Monday, February 26, 2024

Mali Kambandu wins the inaugural 2018 Kalemba Prize


Mali Kambandu has won the inaugural Kalemba Short Story Prize for her short story, described as “gripping and beautifully told” by Judges.

The $1000 award is for the best work of original and unpublished short fiction written in English.

Kambandu won for The hand to hold, which is downloadable at Kalemba short story prize
The story centers around a middle class family whose fragile bond is threatened by the resurfacing of their former house-maid. It weaves the themes of class, loyalty, sacrifice and love in contemporary Zambia.

“She looks around the table and can barely remember a happy moment with these women who are helping her plan the happiest moments in her life.” She writes “Family meals are virtually non-existent, but the dining table is the centre of their home”.

A graduate of the University of Huntingdon, Pennsylvania, Kambandu was exposed to literature from an early age “My parents bought us many books – classics and pop culture novels – and encouraged me, my brother and three sisters to read” she said. “At a young age, I read books which my older sisters were reading – novels by Alice Walker and Toni Morrison”. But it was at high school where she read her most cherished book, To Kill A Mockingbird by Harper Lee, she said.

Winning the prize, she said, is an honour and affirmation. “The fact that it’s a Zambian award makes it so much more meaningful” said Kambandu, who will be presented with the award at a special ceremony to be held in Lusaka next month.

Kambandu’s story beat five others to win the prize, including by prolific and award winning writer Peter Nawa, A Degree of Alone , 17 year old Sampa Musaba’s The Mango Tree and Kabwe based Andrew Nguvu’s God of The Mind. Others are The Legacy of Moombe by Mutinta Nanchengwa and Broken road in Utopia by Livingstone based writer, Chanda Chongo. A total of 317 stories competed for the 2018 Kalemba Prize.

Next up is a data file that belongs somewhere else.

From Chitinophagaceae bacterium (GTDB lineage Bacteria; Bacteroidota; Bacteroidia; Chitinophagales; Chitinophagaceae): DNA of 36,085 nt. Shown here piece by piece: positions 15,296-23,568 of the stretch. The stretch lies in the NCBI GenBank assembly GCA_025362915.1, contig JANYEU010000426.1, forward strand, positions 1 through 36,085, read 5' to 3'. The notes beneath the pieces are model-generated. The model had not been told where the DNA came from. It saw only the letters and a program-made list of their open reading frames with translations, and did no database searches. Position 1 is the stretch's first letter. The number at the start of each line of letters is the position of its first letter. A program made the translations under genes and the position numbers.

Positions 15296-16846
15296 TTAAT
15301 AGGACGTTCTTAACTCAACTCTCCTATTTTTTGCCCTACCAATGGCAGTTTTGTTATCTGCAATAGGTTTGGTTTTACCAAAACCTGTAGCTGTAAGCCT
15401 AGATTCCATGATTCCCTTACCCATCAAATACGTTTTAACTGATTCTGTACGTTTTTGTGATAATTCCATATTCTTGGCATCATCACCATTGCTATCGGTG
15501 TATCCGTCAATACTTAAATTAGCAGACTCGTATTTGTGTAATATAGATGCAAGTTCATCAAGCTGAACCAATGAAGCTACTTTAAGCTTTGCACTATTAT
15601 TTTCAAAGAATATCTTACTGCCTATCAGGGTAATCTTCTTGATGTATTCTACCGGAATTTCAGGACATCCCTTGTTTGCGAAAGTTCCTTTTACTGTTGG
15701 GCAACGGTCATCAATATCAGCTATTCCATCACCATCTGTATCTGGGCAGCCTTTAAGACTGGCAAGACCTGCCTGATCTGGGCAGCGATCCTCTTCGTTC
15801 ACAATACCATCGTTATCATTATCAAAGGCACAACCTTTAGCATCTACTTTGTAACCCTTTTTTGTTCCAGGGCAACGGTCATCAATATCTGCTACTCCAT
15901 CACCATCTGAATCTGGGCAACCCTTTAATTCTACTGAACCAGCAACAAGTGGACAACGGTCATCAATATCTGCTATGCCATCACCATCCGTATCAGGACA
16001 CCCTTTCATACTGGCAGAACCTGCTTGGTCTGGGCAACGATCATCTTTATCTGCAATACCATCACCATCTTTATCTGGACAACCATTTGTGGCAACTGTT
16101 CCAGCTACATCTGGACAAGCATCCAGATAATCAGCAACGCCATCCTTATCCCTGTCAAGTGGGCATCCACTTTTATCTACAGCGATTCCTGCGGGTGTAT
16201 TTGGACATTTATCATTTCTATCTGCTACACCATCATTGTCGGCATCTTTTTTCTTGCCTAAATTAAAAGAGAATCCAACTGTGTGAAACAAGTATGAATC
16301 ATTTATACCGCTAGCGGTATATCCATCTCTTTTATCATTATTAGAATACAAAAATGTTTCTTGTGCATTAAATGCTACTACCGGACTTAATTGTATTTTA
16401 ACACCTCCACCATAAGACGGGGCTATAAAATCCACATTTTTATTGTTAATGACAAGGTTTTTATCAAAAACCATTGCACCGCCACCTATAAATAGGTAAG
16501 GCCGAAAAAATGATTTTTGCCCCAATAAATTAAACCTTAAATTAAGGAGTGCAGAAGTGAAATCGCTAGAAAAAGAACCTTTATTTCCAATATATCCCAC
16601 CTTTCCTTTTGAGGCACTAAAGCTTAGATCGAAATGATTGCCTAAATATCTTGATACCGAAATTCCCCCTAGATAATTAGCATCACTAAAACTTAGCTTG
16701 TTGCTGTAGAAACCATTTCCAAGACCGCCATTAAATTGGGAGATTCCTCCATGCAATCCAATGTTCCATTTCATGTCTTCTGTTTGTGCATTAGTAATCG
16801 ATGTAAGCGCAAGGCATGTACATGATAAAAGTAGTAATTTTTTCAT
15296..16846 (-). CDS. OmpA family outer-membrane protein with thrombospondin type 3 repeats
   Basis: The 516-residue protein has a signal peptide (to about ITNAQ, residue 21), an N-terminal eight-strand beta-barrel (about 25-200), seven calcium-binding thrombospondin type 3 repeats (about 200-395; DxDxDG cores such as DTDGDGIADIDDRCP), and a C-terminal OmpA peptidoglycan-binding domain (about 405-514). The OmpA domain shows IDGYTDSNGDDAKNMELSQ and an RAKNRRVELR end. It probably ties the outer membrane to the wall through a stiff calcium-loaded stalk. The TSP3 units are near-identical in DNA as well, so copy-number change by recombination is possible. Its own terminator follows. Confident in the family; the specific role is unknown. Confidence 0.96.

The judging panel, chaired by Kenyan novelist and Assistant Professor of English at Cornell University, Mukoma Wa Ngugi, described the story as “a dark, yet gripping read, a surprising, beautifully told story that centers the voices that we often think of as living on the margins” said the judges “We were moved by this story about domestic workers and the ties that bind them to the very same families that discard them. Ngugi was joined on the panel by award winning Zambian writer Namwali Serpell – winner of the 2015 Caine Prize for African Writing; blogger, scholar and founder of the influential Ainehi Edoro and the inimitable Mulenga Kapwepwe, Zambian writer and cultural icon.

Kambandu had a stint writing screenplays for feature films and shorts in the US before returning to Zambia a few years ago. She writes short films, documentaries and feature films, including Ulendo wa Rose, Old-time Love, Long-time Love and The President’s Job Description.

She works and lives in Lusaka with her husband, two kids, two dogs, toys and plenty of books. When not writing, she is reading stories to her children.

The Kalemba Prize is a home-grown initiative celebrating Zambian writing. It is funded and administered by Ukusefya WORDS, publishers of the national bestselling book Insoselo na Mapinda


  1. Somebody living off her intellectual works is inspiring .A roadside kantemba is what we’re used to unfortunately.

  2. @Mushota. In what field of study is your PhD? Just curious. Congrats Mali…keep it up. Great initiative Ms. Kapwepwe and Co. A breadth of fresh air, for once.

  3. OK she’s used a little makeup but all the same she looks natural. Congrats. Can we have all of the best stories compiled into one book called ‘Short Stories By Zambian Writers’? It would be a great read. Please ba Ukusefya Words do this. Thanks.

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